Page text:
Infertility affects many hopeful parents across South Carolina and beyond. Fortunately, with the rapidly advancing field of assisted reproductive technology, there are more options than ever for parents who are struggling to have a child.
Whether you’re an intended parent or you’re considering becoming a sperm donor or egg donor in South Carolina to help others become parents, there are some important legal processes you’ll need to follow. All intended parents and gamete donors must understand the expectations involved in assisted reproduction and take proper steps to ensure parentage before they even begin the egg or sperm donor process — and the first step is contacting an experienced ART lawyer like attorney Jim Thompson.
When you work with Thompson Dove Law Group, we’ll make sure that you understand all the legalities involved in an egg or sperm donation in South Carolina and help you complete the legal process effectively. To learn more about what may be required in your situation, please give us a call at 864-573-5533.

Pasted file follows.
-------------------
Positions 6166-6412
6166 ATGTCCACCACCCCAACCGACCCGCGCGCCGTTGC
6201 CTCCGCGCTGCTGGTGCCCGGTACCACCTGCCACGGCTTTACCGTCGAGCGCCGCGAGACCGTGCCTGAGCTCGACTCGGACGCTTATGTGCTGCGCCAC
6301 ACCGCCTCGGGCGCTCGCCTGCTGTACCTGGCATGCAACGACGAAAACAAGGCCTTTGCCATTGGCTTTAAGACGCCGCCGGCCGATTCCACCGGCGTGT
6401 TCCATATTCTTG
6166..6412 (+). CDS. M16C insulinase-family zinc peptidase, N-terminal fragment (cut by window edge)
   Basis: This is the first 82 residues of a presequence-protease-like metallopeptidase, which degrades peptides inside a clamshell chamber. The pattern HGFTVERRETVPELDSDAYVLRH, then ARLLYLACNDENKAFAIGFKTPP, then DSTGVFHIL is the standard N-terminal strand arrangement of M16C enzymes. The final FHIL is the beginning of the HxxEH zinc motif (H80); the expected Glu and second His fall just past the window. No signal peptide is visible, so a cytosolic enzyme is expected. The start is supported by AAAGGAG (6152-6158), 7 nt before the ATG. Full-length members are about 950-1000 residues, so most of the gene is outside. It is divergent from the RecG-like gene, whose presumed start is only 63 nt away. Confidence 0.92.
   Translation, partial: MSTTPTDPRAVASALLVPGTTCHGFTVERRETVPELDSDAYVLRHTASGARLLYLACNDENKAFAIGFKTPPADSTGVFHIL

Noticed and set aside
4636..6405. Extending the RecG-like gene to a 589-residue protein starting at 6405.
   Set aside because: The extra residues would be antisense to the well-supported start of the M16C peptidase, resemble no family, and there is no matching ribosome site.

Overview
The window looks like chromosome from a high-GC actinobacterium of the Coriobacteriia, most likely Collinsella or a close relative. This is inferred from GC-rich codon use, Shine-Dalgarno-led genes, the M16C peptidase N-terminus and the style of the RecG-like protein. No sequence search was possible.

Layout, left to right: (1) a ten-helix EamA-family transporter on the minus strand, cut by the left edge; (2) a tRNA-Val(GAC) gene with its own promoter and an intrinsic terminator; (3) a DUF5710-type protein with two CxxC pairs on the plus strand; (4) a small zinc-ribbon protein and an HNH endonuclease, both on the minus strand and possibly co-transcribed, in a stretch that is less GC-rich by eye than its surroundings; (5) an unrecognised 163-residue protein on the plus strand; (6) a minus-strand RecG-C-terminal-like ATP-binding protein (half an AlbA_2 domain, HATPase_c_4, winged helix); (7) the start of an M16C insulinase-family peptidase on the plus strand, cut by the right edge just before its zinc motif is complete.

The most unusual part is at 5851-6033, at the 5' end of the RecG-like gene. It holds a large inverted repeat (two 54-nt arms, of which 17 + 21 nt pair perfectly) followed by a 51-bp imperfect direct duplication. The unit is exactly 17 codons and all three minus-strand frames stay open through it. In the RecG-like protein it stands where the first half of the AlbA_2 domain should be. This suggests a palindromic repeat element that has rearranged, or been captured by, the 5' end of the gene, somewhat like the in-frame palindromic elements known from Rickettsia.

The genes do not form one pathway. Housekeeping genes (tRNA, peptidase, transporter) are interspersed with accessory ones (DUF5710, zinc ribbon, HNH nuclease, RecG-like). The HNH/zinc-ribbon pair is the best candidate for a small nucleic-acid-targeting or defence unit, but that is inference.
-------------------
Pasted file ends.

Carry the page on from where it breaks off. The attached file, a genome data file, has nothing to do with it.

The Legal Process of Sperm or Egg Donation
With sperm or egg donation, the intended parent(s) may connect with a prospective donor through an agency, their fertility clinic or on their own. Depending on how they connect with their donor, the intended parent(s) and their donor may need to enter into a “donation agreement” where they directly contract with each other. At other times, they may only need to execute a detailed consent document with their fertility clinic.
Because the legal requirements vary by situation, whether you’re an intended parent or a prospective egg or sperm donor, it’s important that you consult with an experienced ART attorney to make sure you understand the risks and liabilities associated with a gamete donation.